by Dan Rafter
Midwest Real Estate News recently spoke with Jeff Berta, senior director of real estate development with Chicago’s Structured Development, about the state of the retail sector. Berta said that the retail segment is on the rise, with smaller retailers especially doing well today.
Midwest Real Estate News: In general, how strong is the retail segment today?
Jeff Berta: Retail is definitely trending up. It is mirroring the national economy, which is also trending up. In Chicago and in the Midwest, retailers have generally been more conservative. So the retail market in this part of the country has been steadier than it has been in other parts of the country. Yes, online shopping continues to grow. But brick-and-mortar retail is still important and still healthy.
MREN: What are you seeing when it comes to retail rents?
Berta: Retail rents went down coming out of 2013 but are trending back up now. Overall, that mirrors the general economy. For the last three years, the national economy has trended up. It’s trended up more slowly than some would like, but the direction has been positive. The idea of slow growth is not necessarily bad. When you look at it from the perspective of tenants and the activity of tenants, though, most of the growth today is happening with smaller tenants as opposed to the larger retailers. If you look at activity in the big-box segment, it is very slow. If you look at smaller tenants, especially in food service, activity is a lot stronger.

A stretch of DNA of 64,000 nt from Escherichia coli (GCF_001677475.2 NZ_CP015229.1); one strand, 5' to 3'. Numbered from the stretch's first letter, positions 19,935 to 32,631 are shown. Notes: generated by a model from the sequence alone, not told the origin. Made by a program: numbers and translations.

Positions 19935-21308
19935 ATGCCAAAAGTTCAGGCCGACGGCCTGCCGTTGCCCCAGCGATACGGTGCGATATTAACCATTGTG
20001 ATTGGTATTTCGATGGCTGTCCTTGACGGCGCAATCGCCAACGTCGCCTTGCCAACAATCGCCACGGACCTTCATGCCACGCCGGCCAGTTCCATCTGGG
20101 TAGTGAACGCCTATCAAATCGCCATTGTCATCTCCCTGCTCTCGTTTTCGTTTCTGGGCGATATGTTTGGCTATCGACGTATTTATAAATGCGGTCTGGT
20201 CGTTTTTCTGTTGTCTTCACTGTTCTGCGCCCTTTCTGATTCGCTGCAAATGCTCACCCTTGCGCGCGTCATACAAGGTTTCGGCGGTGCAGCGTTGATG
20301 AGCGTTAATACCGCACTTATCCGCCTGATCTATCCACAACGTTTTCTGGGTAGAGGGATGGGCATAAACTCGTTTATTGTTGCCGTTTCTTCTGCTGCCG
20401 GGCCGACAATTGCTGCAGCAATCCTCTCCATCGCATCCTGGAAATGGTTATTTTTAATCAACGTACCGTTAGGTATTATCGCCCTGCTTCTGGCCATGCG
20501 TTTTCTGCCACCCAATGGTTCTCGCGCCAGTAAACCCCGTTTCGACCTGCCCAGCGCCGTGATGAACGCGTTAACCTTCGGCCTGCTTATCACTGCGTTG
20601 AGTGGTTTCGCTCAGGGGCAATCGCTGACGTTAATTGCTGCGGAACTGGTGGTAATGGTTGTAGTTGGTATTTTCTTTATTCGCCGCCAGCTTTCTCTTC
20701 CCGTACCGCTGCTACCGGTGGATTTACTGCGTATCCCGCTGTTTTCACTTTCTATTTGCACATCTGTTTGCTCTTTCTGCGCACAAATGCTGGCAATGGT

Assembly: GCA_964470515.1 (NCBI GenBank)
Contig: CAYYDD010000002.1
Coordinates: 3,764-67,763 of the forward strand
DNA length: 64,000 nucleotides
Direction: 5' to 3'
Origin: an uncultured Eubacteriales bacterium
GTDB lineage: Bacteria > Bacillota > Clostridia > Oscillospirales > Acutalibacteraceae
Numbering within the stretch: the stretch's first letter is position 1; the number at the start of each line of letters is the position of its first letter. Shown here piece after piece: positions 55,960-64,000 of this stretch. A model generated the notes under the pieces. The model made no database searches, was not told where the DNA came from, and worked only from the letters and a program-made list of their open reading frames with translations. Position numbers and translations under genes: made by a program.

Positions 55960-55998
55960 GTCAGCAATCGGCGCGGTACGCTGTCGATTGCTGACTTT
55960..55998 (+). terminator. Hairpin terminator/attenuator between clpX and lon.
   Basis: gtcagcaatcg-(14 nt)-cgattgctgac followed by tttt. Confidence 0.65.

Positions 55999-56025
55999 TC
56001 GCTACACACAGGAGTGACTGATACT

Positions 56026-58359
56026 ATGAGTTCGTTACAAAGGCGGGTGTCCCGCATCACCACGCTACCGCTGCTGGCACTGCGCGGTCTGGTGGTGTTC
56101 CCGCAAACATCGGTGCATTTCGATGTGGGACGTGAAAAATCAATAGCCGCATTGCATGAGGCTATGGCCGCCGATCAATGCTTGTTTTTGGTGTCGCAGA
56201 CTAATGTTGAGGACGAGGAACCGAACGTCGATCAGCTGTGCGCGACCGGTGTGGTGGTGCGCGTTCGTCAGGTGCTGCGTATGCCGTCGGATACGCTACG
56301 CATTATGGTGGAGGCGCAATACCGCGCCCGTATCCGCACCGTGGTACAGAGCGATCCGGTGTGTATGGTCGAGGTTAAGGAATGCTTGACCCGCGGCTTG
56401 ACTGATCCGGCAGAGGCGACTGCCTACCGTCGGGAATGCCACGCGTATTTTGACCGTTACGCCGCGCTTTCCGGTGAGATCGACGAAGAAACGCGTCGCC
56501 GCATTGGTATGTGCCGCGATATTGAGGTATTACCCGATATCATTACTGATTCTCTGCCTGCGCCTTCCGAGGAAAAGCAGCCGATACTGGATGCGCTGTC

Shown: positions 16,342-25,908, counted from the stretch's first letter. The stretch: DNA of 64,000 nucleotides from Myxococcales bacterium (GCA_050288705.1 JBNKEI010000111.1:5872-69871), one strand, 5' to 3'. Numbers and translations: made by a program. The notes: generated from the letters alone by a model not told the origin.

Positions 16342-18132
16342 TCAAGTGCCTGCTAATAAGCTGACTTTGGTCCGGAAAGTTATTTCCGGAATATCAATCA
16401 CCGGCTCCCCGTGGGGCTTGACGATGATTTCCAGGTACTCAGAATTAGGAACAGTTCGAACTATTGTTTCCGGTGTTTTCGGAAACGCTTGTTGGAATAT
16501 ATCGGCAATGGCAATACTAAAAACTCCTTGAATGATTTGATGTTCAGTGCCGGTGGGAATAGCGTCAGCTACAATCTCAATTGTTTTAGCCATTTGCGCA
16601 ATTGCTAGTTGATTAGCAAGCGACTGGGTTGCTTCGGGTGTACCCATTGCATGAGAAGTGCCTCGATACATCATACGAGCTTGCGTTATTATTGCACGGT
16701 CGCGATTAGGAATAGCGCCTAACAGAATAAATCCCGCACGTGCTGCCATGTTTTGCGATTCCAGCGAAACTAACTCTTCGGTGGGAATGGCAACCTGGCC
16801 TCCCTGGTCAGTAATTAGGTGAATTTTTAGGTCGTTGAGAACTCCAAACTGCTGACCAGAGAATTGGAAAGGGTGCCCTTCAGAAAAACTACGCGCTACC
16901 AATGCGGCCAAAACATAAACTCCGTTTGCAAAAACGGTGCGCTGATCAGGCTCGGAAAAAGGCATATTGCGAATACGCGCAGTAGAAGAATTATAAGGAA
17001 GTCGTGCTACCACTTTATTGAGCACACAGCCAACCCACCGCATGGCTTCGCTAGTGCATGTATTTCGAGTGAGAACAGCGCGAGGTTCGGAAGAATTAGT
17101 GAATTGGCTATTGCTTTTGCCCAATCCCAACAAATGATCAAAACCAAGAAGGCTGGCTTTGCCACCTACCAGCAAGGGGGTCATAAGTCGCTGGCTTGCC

When you look at the growth patterns, you’ll see that the growth is very, very small on the big-box side. Growth on the smaller-tenant side is much greater. If you just look at retail development in Chicago, you will generally see a much greater growth on the retail side for smaller tenants, too. It’s a consistent trend.
MREN: What about when it comes to locations? What type of locations are retailers seeking out today?
Berta: In today’s world, retailers are increasingly seeking out urban locations. Suburban retail development is definitely slower. That’s not to say that there isn’t any new retail development in the suburbs. There are select suburban markets that are seeing stable retail growth. But by and large, especially for ground-up or new retail development, there has lately been a significant focus on the urban side of things.
MREN: What type of retail uses are most in demand right now?
Berta: The fast-casual end of the food sector is especially strong. You are seeing chains such as Nando’s Peri-Peri performing quite well. The fast-casual restaurants are expanding their retail footprints. Some apparel companies are also continuing to grow. But the largest demand is on the fast-casual side restaurant side.
MREN: What is behind this trend?
Berta: People being more health-conscious might be driving it a bit. But when it comes to our society today, we tend to be a bit more active. We are on the go more often, so we eat out more often. And more people when they are eating out, want something fast but that has more flavor than your traditional fast-food restaurants. You see it even with the traditional fast-food chains, many of which are trying to add healthier items to their menus, trying to appeal to that younger generation that eats out more. They are trying to keep up with the Chipotles and Nando’s restaurants of the world. It is the nature of our society that we don’t cook out at home as much. At the same time, there is a greater focus on food. Just look at all those cooking shows on Food Network. The fast-casual restaurants are a good choice for people who don’t want to cook as much at home but want to eat healthier food. This is a strong trend, and it will translate into more retail development for the smaller-tenant, fast-casual restaurants.